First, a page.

We will be there from 10-4. Bring along your apples and we will use our historic pressing machinery to turn them into juice that you can take away with you. If you like we will even teach you how to turn it into cider. The Black Down Rangers will be on hand to answer your apple, orchard, fruit tree or pruning questions. Even if you haven’t any apples of your own you can come along and help press ours. Refreshments will be available, and we will offer tours of our two (one finished, one far from!) new buildings. It is going to be fantastic family fun on what we hope will be a lovely autumn day in our orchard.


One of our main tasks recently has been putting together the timber frames for the Orchard House. It is being made using roundwood Sweet Chestnut which was sustainably grown in National Trust Coppiced woodland around Haslemere. We always try and use our own timber wherever possible, we know it comes from well managed woods packed full of wildlife. I also think it lends a feeling and reflection of the local landscape to the project.

We are learning and developing useful and transferable skills as the project develops. We are very lucky to have help from well known local woodsman and author Ben Law who is advising us on timber framing and green building techniques. He will be helping us with the frame raise too, making sure we get it all right.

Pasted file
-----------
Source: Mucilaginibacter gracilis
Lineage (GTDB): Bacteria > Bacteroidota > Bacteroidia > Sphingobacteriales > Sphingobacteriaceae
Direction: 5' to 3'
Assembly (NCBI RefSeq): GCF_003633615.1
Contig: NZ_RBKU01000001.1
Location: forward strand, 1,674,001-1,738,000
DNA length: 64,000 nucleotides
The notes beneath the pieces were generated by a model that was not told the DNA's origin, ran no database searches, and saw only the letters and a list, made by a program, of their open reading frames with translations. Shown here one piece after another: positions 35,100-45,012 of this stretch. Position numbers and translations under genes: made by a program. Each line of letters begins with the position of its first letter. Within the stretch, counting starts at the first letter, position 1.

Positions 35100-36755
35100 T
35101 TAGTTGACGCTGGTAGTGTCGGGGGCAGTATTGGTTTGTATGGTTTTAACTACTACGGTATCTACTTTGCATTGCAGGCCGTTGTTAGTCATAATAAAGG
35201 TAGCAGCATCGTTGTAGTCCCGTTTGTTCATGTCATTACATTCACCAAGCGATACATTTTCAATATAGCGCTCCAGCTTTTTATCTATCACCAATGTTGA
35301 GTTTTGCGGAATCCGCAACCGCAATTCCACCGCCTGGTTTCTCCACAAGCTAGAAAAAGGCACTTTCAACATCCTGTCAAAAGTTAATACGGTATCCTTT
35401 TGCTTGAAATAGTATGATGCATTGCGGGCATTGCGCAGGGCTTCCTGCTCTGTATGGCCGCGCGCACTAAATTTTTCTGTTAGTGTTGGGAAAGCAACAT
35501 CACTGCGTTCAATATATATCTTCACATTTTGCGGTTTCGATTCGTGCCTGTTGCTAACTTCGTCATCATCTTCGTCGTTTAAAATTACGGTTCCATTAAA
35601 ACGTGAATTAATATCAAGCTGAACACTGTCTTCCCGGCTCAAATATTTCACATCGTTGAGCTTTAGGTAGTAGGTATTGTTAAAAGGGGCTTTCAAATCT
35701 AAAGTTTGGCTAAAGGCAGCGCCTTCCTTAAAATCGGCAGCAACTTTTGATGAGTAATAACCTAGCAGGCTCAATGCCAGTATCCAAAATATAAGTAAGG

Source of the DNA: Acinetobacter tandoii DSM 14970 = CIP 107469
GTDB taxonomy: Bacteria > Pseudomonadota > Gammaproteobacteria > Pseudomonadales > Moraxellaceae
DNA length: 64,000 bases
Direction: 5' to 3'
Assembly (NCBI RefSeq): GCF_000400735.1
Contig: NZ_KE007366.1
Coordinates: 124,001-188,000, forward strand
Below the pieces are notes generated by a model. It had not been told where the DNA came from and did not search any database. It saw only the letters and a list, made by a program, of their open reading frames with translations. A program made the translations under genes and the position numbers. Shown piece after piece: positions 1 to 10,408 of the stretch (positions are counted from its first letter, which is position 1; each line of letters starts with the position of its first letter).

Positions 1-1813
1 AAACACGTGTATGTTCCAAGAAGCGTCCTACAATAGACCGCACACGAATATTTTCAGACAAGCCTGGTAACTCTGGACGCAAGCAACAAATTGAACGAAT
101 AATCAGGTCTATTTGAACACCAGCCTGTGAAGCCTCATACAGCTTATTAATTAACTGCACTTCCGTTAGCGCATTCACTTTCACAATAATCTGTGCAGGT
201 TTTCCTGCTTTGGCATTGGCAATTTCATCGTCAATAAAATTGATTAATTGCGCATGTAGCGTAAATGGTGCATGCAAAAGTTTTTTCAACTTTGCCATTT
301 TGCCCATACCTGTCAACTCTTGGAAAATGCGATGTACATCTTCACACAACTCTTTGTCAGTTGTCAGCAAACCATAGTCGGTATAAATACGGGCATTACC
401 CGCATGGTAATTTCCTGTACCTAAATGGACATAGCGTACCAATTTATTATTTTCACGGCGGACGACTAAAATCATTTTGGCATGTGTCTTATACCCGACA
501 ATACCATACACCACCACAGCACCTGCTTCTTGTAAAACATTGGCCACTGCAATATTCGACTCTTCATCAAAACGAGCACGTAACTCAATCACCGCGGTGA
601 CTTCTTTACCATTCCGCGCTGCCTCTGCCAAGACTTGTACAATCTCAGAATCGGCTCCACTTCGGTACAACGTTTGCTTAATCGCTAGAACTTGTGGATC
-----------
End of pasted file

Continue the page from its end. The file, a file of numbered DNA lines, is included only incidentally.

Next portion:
First job was to transcribe our plans onto our framing bed.

Marking out the bed

Each of the frames for the building is put together on the framing bed. These marks, along with the timbers of the bed themselves give us a map to ensure all of the frames are the right size and shape as well as consistent with each other.

Timbers on the bed

The timbers themselves are then put onto the bed and set out in the position we want to joint them together. Above you can see our first frame coming together. If you look you can see where we have already half lapped together the cruck blades (the crossed timbers) which support the roof of the building.

In some ways cruck framing is quite an old fashioned form of timber framing, but it lends itself really well to working in roundwood. It gives solid strong buidings which are ideally suited to the kind of materials we produce in our woods. Ben has developed methods for jointing together roundwood into cruck frames, and has been helping us by passing on these skills.


Here you can see Matt transfer scribing the profile of one round timber onto another.

Transfer scribing

This method enables us to cut clean tidy joints which hold together these beautiful round timbers in a very elegant and strong way. Below you can see where some of these joints have been cut into a tie beam, and further back in the frame you can see where round timbers have been joined together using these techniques.

tie beam joints